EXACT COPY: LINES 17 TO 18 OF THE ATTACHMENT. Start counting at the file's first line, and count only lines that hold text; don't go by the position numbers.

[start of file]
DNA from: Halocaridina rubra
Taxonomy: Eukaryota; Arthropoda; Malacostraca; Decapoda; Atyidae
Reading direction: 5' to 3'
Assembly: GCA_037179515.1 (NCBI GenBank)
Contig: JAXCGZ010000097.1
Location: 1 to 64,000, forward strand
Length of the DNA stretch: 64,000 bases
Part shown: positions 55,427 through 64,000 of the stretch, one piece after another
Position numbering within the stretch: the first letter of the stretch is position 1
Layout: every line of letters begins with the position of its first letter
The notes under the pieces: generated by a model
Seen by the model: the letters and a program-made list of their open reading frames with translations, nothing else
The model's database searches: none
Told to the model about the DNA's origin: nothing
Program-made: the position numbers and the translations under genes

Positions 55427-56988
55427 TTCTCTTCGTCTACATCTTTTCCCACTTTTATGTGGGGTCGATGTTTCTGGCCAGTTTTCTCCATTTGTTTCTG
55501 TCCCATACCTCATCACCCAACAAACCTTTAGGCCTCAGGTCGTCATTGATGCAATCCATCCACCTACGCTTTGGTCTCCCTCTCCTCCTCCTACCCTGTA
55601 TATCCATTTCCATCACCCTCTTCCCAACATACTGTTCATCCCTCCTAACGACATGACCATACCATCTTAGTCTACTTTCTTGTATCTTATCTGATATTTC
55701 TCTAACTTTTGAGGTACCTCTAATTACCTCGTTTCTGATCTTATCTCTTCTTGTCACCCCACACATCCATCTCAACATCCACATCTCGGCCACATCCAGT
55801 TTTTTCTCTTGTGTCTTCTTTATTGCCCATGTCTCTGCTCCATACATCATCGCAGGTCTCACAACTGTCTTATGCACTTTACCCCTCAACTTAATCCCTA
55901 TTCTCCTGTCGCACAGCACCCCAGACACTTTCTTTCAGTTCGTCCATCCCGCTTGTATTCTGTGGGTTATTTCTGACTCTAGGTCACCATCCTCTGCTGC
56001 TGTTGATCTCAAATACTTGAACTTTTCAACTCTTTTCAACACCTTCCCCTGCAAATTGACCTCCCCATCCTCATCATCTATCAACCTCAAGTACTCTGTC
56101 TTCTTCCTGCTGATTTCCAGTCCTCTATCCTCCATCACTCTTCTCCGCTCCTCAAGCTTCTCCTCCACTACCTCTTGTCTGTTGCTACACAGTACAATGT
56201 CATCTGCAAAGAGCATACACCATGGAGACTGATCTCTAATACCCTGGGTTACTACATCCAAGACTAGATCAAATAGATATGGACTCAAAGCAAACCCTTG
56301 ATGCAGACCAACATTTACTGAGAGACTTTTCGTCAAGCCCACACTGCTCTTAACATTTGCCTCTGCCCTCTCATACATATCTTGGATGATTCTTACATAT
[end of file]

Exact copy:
55427 TTCTCTTCGTCTACATCTTTTCCCACTTTTATGTGGGGTCGATGTTTCTGGCCAGTTTTCTCCATTTGTTTCTG
55501 TCCCATACCTCATCACCCAACAAACCTTTAGGCCTCAGGTCGTCATTGATGCAATCCATCCACCTACGCTTTGGTCTCCCTCTCCTCCTCCTACCCTGTA